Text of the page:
Sauvage

Wild Child

September 26, 2018By Nick HammondFilm
French film Sauvage, Félix Maritaud, director Camille Vidal-Naquet
Léo (Félix Maritaud) soliciting a potential customer in Camille Vidal-Naquet’s “Sauvage.”

We may all have had our fill of movies about a tart with a heart, but Sauvage is something different. The central character, Léo (Félix Maritaud), is a 22-year-old gay male prostitute who, despite being obliged to perform degrading acts as part of his profession, retains a simplicity and gentleness that would seem to be at odds with the title Sauvage. He seems to be searching for some kind of genuine love, and, unlike the object of his affection, his fellow hustler Ahd (Éric Bernard), who claims not to be gay, he is happy to kiss and show tenderness toward his clients.

This is not one of those movies that romanticizes prostitution or makes it tasteful. First-time director Camille Vidal-Naquet shows the world of hustlers in all its brutality and ugliness. Léo’s life on the streets (he often sleeps on the pavement) has taken its toll on his health, and his face and body both display the scars of his hard existence.

Sauvage starts with Léo’s visit to a doctor, who poses all the questions one might expect a doctor to ask the fragile young man, but it then transpires that he is actually a client indulging in kinky role-playing. This episode serves as a wry prelude to one of the most touching scenes in Sauvage, when Léo sees a real doctor. At one point, as she examines him, he puts his arms around her and rests his head on her shoulders, an embrace she gently allows to linger. When she learns of all the drugs he takes, she suggests a rehab program, to which he responds simply, “Why?”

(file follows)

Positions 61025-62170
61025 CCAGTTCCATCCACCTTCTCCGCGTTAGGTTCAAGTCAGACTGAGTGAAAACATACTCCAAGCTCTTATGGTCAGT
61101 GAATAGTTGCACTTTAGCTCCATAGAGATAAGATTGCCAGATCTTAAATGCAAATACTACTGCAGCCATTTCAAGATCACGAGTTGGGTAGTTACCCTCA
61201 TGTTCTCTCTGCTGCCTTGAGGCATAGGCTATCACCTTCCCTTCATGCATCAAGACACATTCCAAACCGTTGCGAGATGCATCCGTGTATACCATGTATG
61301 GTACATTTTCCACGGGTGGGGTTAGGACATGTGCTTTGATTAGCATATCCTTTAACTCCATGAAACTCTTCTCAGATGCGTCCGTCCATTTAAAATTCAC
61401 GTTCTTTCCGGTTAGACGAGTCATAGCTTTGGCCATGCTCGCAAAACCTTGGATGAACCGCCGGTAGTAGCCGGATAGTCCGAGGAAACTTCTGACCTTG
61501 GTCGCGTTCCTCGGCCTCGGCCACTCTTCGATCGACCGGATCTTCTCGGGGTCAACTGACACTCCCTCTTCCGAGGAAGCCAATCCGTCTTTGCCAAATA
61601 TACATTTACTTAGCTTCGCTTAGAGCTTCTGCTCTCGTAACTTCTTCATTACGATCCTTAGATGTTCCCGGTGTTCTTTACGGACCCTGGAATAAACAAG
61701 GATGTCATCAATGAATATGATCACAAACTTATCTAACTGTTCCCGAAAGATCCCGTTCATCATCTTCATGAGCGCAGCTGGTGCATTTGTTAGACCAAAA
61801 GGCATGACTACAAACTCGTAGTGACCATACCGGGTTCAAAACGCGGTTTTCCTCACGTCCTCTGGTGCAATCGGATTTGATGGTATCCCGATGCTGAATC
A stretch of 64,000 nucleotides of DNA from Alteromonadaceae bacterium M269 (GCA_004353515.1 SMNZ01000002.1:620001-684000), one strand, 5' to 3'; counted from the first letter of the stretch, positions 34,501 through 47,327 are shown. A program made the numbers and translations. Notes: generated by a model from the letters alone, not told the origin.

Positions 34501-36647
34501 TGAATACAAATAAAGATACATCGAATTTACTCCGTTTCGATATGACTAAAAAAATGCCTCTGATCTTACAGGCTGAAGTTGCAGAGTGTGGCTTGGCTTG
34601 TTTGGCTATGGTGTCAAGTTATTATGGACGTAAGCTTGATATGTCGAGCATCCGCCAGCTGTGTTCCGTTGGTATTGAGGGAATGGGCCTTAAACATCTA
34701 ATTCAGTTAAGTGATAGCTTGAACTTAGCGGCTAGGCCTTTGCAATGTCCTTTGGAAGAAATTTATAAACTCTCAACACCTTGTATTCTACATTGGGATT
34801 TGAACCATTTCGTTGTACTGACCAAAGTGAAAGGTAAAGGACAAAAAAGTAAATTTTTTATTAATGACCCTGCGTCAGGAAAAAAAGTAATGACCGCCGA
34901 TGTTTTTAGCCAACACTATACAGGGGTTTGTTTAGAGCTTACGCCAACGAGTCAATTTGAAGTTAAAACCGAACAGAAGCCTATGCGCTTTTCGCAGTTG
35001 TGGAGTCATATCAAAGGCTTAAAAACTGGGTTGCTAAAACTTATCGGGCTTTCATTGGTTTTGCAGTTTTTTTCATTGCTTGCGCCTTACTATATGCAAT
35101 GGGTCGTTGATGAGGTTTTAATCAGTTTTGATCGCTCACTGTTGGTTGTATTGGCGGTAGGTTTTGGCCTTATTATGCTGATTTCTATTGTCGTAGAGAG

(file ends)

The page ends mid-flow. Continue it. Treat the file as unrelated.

As that question shows, Léo does not seem to desire or even understand a life different from the one he already has. When another hustler, after robbing a client of his cellphone, offers his own phone to Léo, Léo declines, asking, “Who would I call?”

Later in Sauvage, a man who offers Léo a place to stay after he has suffered a savage beating from a client shows the young man genuine affection and offers him a better life. The ending hinges upon the chances that he may or may not take to make his life different.

Only at the very end does one fully understand the significance of the name Sauvage. As Léo curls up fetus-like on the ground in a forest, one of his hook-up locations, he seems at one with nature, someone who does not belong to the world of social norms.

Félix Maritaud’s performance is astonishingly good. The prize that he won for Sauvage at this year’s Cannes Festival as Revelation of the Festival (in effect, best newcomer) was richly deserved.

 

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